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Ethylmalonic encephalopathy

(ETH-uhl-muh-LAHN-IK • in-sef-uh-LAH-puh-thee)

General Condition Information

Other Names

  • EE
  • EME
  • Encephalopathy, Petechiae, and Ethylmalonic Aciduria
  • EPEMA Syndrome

Condition Type

Birth Prevalence

  • It is unknown how many babies are born with this rare condition each year in the United States.
  • Visit GeneReviews to learn more about how often this condition occurs.

Screening Finding

High C4 acylcarnitine levels with or without elevated ethylmalonic acid

What is ethylmalonic encephalopathy

Ethylmalonic encephalopathy is an inherited (genetic) condition that prevents the body from breaking down a substance called sulfide. Sulfide is important for a number of functions in the body.

Ethylmalonic encephalopathy is caused when the enzyme ETHE1 does not work correctly. The ETHE1 enzyme breaks down sulfide in the mitochondria, the part of your cells that creates energy.

Babies who do not have enough ETHE1 enzyme cannot break down sulfide. When sulfide builds up, it becomes toxic, gets in the way of making energy, and damages organs throughout the body.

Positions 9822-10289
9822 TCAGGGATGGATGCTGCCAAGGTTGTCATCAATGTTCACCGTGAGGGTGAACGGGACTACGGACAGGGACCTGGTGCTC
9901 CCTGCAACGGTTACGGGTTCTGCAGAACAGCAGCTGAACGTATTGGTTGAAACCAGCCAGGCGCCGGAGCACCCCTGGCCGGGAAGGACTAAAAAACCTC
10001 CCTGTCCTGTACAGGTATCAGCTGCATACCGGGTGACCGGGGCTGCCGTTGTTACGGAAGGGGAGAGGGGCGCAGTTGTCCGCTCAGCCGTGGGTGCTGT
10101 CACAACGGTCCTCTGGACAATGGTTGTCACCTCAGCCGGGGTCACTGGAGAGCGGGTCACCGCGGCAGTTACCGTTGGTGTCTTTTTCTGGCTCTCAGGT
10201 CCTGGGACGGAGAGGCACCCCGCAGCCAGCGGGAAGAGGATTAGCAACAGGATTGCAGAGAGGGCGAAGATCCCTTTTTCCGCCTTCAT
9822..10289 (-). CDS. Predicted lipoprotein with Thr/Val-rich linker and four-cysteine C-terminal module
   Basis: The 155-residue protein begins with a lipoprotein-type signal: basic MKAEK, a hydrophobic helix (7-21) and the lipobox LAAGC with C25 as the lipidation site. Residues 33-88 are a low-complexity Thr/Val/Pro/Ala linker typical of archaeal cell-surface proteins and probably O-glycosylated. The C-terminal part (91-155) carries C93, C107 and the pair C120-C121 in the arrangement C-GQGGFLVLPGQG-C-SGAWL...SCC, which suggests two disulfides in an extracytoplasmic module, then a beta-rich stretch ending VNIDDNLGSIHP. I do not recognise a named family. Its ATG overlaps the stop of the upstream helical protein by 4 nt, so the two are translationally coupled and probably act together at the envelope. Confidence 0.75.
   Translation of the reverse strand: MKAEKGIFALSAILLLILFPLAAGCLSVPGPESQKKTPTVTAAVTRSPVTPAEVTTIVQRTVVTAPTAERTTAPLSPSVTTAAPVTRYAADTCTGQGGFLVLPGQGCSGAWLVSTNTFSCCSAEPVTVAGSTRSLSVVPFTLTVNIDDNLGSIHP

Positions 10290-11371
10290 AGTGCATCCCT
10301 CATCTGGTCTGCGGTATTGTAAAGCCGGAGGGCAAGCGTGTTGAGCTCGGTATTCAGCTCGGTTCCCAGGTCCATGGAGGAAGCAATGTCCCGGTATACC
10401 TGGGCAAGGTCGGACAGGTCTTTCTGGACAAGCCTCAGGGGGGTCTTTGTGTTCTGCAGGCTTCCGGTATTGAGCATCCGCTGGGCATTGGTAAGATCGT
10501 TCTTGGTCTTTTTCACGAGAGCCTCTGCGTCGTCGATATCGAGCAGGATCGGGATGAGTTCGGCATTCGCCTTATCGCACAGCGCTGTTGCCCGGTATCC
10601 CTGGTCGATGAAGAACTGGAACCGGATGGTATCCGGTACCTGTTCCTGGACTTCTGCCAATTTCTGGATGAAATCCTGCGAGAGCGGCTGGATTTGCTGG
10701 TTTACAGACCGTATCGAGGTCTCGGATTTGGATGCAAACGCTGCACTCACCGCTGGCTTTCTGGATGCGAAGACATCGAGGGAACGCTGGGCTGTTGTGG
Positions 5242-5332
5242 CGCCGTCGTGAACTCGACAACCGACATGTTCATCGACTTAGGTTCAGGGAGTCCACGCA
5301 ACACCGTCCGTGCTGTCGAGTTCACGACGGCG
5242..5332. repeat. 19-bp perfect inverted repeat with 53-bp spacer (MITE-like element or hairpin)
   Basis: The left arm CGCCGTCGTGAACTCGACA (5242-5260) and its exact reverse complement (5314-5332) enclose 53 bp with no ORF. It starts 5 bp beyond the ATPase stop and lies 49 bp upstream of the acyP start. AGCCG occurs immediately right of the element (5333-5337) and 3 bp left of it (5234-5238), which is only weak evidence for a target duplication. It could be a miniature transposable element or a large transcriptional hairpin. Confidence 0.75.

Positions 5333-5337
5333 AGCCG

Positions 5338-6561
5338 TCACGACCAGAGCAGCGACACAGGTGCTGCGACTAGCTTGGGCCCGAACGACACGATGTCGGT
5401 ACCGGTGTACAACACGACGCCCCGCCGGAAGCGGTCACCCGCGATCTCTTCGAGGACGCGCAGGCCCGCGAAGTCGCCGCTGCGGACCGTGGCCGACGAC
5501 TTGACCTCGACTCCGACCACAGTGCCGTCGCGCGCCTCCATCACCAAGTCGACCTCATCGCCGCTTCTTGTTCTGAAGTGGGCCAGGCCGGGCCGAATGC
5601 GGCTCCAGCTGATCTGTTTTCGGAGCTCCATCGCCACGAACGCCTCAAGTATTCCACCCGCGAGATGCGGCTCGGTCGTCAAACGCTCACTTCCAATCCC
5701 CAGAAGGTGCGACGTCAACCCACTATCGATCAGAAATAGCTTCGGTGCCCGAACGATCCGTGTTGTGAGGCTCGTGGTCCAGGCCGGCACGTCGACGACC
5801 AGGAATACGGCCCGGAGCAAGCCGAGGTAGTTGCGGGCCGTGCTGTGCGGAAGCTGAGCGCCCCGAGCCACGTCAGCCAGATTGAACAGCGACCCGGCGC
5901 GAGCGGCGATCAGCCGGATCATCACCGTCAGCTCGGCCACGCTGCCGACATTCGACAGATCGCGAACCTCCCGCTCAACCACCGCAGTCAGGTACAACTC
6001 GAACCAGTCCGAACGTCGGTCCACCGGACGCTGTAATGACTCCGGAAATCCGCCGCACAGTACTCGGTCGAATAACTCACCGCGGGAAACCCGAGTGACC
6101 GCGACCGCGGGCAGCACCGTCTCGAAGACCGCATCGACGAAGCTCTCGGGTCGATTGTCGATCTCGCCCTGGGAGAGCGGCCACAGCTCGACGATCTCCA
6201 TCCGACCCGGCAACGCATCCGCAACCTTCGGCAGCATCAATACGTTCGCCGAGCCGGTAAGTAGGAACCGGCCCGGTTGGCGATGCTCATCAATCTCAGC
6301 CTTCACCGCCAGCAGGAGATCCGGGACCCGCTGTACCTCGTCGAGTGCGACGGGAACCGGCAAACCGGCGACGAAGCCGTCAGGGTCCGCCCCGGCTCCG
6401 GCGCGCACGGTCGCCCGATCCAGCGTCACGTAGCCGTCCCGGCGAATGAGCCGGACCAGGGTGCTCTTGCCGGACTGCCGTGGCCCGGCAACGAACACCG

Without treatment, high levels of sulfide can damage the brain, muscles, blood vessels, and intestines. This damage leads to the signs and symptoms of the condition.

Newborn Screening and Follow-Up

Condition Details

Treatment and Management

It is important to talk to your health care provider about which treatment(s) are best for your baby. While there are no treatment options available that can stop the progression of Ethylmalonic encephalopathy, there are treatments to help with some of the symptoms.

Treatments may include the following:

  • Muscle relaxants
  • Physical therapy
  • Medications to help seizures
  • Antibiotics
  • Antioxidants
  • Supplements
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